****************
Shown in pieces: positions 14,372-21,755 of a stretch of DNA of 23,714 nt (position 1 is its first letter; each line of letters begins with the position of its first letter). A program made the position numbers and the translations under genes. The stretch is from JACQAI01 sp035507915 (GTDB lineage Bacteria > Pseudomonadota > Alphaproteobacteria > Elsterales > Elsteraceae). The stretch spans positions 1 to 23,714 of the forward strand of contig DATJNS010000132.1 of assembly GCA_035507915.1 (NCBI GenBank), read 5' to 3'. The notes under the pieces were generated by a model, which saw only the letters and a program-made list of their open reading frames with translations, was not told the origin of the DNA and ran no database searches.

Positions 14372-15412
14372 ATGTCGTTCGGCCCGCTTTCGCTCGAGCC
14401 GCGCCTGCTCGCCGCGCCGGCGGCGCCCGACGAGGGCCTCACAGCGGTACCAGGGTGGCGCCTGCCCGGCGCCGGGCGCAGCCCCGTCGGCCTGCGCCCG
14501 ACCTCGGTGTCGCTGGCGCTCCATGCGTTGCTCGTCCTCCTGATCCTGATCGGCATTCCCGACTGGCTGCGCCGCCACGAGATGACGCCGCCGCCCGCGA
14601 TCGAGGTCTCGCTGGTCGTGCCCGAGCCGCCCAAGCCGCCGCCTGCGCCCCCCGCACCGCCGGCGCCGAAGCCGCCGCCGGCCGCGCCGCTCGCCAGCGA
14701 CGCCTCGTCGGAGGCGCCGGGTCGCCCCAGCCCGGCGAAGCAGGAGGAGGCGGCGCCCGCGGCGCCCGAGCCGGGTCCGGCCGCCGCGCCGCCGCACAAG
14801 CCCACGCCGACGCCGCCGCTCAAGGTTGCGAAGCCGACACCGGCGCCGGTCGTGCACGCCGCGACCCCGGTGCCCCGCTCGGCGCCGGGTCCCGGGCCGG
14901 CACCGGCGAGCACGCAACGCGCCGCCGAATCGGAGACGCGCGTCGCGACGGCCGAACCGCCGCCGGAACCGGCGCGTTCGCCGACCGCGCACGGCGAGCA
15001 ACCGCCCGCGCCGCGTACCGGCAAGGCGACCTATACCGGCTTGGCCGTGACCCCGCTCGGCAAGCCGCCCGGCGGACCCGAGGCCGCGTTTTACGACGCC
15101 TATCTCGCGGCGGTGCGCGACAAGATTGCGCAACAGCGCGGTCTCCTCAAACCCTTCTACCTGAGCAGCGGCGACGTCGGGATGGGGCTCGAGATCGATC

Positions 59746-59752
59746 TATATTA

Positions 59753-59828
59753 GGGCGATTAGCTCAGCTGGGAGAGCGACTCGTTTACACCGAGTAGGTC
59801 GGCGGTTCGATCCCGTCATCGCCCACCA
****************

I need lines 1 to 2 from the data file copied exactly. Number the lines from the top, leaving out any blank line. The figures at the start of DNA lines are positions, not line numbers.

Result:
Shown in pieces: positions 14,372-21,755 of a stretch of DNA of 23,714 nt (position 1 is its first letter; each line of letters begins with the position of its first letter). A program made the position numbers and the translations under genes. The stretch is from JACQAI01 sp035507915 (GTDB lineage Bacteria > Pseudomonadota > Alphaproteobacteria > Elsterales > Elsteraceae). The stretch spans positions 1 to 23,714 of the forward strand of contig DATJNS010000132.1 of assembly GCA_035507915.1 (NCBI GenBank), read 5' to 3'. The notes under the pieces were generated by a model, which saw only the letters and a program-made list of their open reading frames with translations, was not told the origin of the DNA and ran no database searches.

Positions 14372-15412